Nothing’s going to stop this diplomatic fiasco from being implemented so it’s not worth asking whether Trump’s appearance at the rally will help or hurt the effort. Put it this way: His opposition will do no more to alienate Democrats who are on the fence than Dick Cheney’s will.
Let’s simply ask instead whether the participants will benefit politically. Cruz? Definitely. Trump? Sure. It’s a win/win. That’s the art of the deal.
Sen. Ted Cruz has invited fellow Republican presidential candidate Donald Trump to speak at a rally against the Iran nuclear agreement in Washington, according to the senator’s campaign.
The rally will be held at the Capitol and sponsored by Tea Party Patriots, Center for Security Policy, and the Zionist Organization of America, according to the campaign. The date, time and exact location haven’t been finalized.
Trump told reporters in South Carolina on Thursday afternoon that he and Cruz were planning an event protesting the deal in Washington. The Daily Beast previously reported that the two campaigns were mulling joint events, and the Washington Post reported that Cruz offered to take Trump on a tour of Texas’ border with Mexico.
Actually, the Daily Beast reported that Cruz was invited by Trump to join his photo op at the border, which is … odd. Everyone understands why Cruz has been hugging Trump, because he thinks he’ll inherit Trump’s anti-establishment voters eventually. According to a GOP strategist who’s “familiar with” Cruz’s thinking, “Cruz knows full well that Trump is a buffoon and is bad for conservatism. But he applauds him because it theoretically is good for Ted.” I’m not sure why Trump would hug Cruz back, though. Presumably he thinks he’ll pick up some of Cruz’s conservative credibility by association, but when Trump is asked about why he goes easy on Cruz, that’s not the reason he gives. What he says is that he’s nice to Cruz because Cruz is nice to him, a dim alpha-male approach to political alliances (i.e. “don’t mess with me or I’ll mess with you”). The smart play to impress conservatives who are leery of Trump would be to say that he admires Cruz for being the most staunchly conservative candidate in the race. Apart from Trump himself, of course.
Anyway. Everybody wins with the anti-Iran rally: Trump gets a chance to insert himself into the hottest policy debate in Washington while Cruz earns some more brownie points with Trump fans for having invited him to speak. He’s playing a long game here, counting on Trump to fade in due time as Republicans get serious about the race but in the meantime enjoying Trump’s ability to cut a path for populism through the primaries:
[A]s one Cruz adviser put it: “Without Trump in the race, we’d be having a nice debate over tax policy right now. Instead we’re talking about ‘anchor babies.'”…
The Cruz camp is confident that Trump’s candidacy will have a natural arc, that eventually political gravity will pull his numbers down, and that when it happens, Cruz will be ideally positioned to absorb his current supporters. In the meantime, Trump will sustain plenty of attacks from other opponents. And as an added bonus for Cruz’s hands-off approach, Trump is doing his dirty work. The real-estate mogul has been especially harsh lately on Scott Walker, long considered by Cruz’s camp to be their most direct competition in Iowa because of his appeal to both evangelicals and tea-partiers…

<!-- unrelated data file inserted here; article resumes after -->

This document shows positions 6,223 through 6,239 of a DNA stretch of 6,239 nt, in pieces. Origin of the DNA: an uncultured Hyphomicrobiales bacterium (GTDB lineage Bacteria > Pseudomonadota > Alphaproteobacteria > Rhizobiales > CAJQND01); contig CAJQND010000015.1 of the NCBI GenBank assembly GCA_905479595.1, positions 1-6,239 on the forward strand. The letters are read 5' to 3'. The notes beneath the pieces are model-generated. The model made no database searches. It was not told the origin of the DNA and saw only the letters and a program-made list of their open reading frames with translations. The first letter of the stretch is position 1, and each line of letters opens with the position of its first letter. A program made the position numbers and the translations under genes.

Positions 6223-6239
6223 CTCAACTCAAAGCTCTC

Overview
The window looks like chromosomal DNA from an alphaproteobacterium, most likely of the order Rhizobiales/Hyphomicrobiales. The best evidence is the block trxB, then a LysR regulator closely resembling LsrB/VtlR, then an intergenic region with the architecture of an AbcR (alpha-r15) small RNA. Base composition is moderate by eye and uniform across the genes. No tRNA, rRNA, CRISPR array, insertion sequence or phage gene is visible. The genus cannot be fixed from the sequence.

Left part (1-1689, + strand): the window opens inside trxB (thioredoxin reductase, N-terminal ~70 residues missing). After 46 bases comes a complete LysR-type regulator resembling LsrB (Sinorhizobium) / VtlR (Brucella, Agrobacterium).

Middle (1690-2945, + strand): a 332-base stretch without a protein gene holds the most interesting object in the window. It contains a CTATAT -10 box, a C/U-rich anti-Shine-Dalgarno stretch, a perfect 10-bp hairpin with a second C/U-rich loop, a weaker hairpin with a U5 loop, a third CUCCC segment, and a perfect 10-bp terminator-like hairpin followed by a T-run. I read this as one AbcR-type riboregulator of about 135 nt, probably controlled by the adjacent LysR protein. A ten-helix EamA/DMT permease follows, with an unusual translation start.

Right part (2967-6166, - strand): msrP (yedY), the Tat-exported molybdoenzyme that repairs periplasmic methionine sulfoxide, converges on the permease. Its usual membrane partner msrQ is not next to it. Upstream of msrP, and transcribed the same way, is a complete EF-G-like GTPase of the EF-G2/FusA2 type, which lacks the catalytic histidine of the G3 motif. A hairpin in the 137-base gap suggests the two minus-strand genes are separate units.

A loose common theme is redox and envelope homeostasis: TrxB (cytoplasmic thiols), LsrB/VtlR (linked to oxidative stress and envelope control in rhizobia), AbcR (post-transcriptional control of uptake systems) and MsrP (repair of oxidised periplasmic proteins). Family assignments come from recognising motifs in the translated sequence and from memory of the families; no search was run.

The senator has always envisioned consolidating the evangelical and tea-party wings of the GOP behind his campaign, armed with an uncompromising record on the core issues that appeal to both. Not only do Cruz allies believe Trump will struggle to convert admirers into voters; they think his record, once scrutinized, will repel those conservative voters currently supporting him.
They’re both already eyeing a confrontation down the road, though. Said Cruz to National Journal, with characteristic tact, “There will come a time as the campaign moves forward when [emphasizing] additional policy differences may well be merited. I don’t believe we’re in that phase of the campaign.” Said Trump to CNN, with characteristic bluntness, “I may have to [hit Cruz] if he starts getting really close. I may have to.”
Tell me one thing, though: Where’s the hard evidence that Ted Cruz is the second choice of Donald Trump voters? Is there a poll I missed showing Cruz picking up the lion’s share of Trump’s support if he drops out? It’s reasonable to assume that lots of Trump fans will migrate over to him because they’re the two most outspoken populists in the race, but apart from that (admittedly significant) similarity and its expression in their mutual border-hawkishness, they couldn’t be more different. Trump fans love that he’s famous for reasons besides politics, they love that he speaks without affectation, they love that he’s rich and can’t be bought by donors and lobbyists, and they seem perfectly comfortable with his moderate stances on various issues. Cruz is a Harvard Law egghead who’s spent three years in the Senate — the same presidential career track as Obama — and he always chooses his words with exquisite care. He’s raised a ton of money from the donor class and he’s a rock-ribbed conservative. Unless populism is the only quality you prize in your candidate of choice, there’s no reason to move from Trump to Cruz or vice versa. Granted, it wouldn’t be surprising if most tea partiers who prefer Trump shift to Cruz once Trump is done, but those people are just a decent-sized part of a decent-sized part of the total Trump coalition — enough to give Cruz a boost in post-Trump polling but probably not enough in itself, I’d bet, to propel him into first place. Show me a poll that says Cruz is overwhelmingly the second choice of Trump voters. I’m asking earnestly. Since it’s now conventional wisdom that Cruz stands to benefit most from Trump’s departure, we should probably take a second to confirm there’s a solid reason to believe that’s true.